Fig 5 shows a typical example of an expanded grid. The lug or flag is cropped from the sides which have not been slit. The process of expanding the strip after cutting creates the diamond pattern. However, it introduces deformation at the nodes, which can produce cracks, particularly if the material is already age hardened. This deformation can also lead to recrystallisation and produce a crystal structure which is only partially transformed and therefore corrosion sensitive when it is put into the battery and charged.
This problem has now been largely overcome by control of alloy content, control of deformation, and controlled aging of the strip after deformation. However it is important to understand that the alloy specification and process conditions must be very carefully controlled. Work by David Prengeman has shown that some concentration ratios of tin to calcium are more sensitive to producing semi-transformed grains. A partially transformed grain was found to be corrosion sensitive and was responsible for creating premature battery failure due to positive grid corrosion in the initial years of this technology.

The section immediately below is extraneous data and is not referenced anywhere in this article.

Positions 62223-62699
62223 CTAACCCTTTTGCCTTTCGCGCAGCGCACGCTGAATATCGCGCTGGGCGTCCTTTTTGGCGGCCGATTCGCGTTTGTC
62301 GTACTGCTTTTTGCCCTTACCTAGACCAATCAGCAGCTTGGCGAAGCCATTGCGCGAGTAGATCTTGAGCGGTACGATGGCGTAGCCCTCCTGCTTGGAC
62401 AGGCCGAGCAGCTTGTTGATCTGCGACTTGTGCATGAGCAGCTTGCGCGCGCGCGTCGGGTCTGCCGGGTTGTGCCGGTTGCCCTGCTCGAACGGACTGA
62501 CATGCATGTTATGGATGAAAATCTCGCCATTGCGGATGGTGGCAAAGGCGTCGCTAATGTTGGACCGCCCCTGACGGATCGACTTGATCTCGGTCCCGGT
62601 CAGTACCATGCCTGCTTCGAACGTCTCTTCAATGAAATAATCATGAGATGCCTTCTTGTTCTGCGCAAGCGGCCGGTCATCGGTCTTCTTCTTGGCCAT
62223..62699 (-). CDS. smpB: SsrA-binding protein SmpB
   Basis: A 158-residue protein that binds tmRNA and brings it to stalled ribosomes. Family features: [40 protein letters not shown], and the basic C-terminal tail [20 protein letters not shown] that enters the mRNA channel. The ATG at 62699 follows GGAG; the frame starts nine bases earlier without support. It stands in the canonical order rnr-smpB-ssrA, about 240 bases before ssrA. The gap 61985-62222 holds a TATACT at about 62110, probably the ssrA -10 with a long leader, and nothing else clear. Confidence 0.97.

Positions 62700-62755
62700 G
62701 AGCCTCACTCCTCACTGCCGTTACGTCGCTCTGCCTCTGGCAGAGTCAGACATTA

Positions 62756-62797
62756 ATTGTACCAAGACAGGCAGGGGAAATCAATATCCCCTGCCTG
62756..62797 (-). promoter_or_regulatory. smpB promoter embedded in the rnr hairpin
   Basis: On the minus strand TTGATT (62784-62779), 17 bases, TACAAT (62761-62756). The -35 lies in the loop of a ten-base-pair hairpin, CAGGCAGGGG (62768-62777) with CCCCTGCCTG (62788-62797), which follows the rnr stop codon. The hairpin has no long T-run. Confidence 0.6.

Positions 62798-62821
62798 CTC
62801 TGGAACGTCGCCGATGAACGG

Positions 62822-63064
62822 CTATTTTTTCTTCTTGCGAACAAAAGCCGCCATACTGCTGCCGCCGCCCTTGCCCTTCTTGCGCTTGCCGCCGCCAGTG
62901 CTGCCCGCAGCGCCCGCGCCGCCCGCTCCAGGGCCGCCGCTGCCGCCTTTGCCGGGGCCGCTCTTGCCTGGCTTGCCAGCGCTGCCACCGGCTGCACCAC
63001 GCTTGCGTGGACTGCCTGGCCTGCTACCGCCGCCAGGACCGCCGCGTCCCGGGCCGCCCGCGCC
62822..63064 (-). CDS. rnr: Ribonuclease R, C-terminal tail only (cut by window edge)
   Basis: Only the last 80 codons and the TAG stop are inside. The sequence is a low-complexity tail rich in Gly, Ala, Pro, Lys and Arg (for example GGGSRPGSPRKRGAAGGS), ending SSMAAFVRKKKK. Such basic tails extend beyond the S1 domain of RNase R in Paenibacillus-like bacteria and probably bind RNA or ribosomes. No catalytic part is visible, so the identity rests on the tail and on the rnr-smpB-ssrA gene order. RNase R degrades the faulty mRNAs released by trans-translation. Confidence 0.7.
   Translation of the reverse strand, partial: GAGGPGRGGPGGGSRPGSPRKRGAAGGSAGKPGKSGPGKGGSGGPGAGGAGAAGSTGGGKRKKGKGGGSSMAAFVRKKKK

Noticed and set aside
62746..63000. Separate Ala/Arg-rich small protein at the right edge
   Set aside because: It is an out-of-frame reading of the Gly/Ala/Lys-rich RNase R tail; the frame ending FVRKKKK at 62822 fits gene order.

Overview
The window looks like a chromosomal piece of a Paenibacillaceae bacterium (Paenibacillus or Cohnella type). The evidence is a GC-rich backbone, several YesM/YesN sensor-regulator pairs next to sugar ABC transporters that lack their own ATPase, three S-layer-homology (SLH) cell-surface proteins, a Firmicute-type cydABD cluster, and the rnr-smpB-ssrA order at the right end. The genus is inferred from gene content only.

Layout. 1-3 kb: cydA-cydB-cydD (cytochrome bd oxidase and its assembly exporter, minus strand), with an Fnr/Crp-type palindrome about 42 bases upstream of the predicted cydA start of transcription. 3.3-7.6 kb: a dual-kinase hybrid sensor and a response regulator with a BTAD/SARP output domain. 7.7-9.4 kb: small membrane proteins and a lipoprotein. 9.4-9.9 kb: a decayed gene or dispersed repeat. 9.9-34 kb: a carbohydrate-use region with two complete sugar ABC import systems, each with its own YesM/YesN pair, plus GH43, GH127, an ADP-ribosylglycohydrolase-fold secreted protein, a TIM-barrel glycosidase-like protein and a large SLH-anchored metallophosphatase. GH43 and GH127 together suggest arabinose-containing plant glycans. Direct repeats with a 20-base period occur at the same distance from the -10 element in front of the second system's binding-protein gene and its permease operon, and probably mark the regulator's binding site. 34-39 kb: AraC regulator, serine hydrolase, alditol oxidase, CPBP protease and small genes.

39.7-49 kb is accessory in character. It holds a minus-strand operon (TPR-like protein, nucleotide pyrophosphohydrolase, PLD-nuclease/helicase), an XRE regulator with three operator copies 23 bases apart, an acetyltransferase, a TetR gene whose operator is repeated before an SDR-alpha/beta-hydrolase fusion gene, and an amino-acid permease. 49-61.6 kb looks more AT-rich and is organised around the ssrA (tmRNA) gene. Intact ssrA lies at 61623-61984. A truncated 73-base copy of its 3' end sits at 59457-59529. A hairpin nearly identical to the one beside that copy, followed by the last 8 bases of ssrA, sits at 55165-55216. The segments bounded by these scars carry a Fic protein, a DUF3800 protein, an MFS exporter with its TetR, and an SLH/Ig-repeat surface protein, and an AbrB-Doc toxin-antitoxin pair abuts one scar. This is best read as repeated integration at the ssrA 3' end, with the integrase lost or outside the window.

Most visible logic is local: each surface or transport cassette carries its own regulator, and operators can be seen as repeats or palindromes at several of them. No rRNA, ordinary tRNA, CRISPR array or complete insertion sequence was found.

The main disadvantage of this process is the lack of design options and the inability to optimise the electrical conducting path and therefore reducing the internal resistance of the battery. This means it is limited if we are to maximise the cold cranking performance and charge acceptance in starter batteries. However, the system is probably the least expensive of the rolled systems and the technology is now mature, with most of the technical snags now ironed out. Table 2 gives a comparison of the two rolling technologies, and the continuous casting system.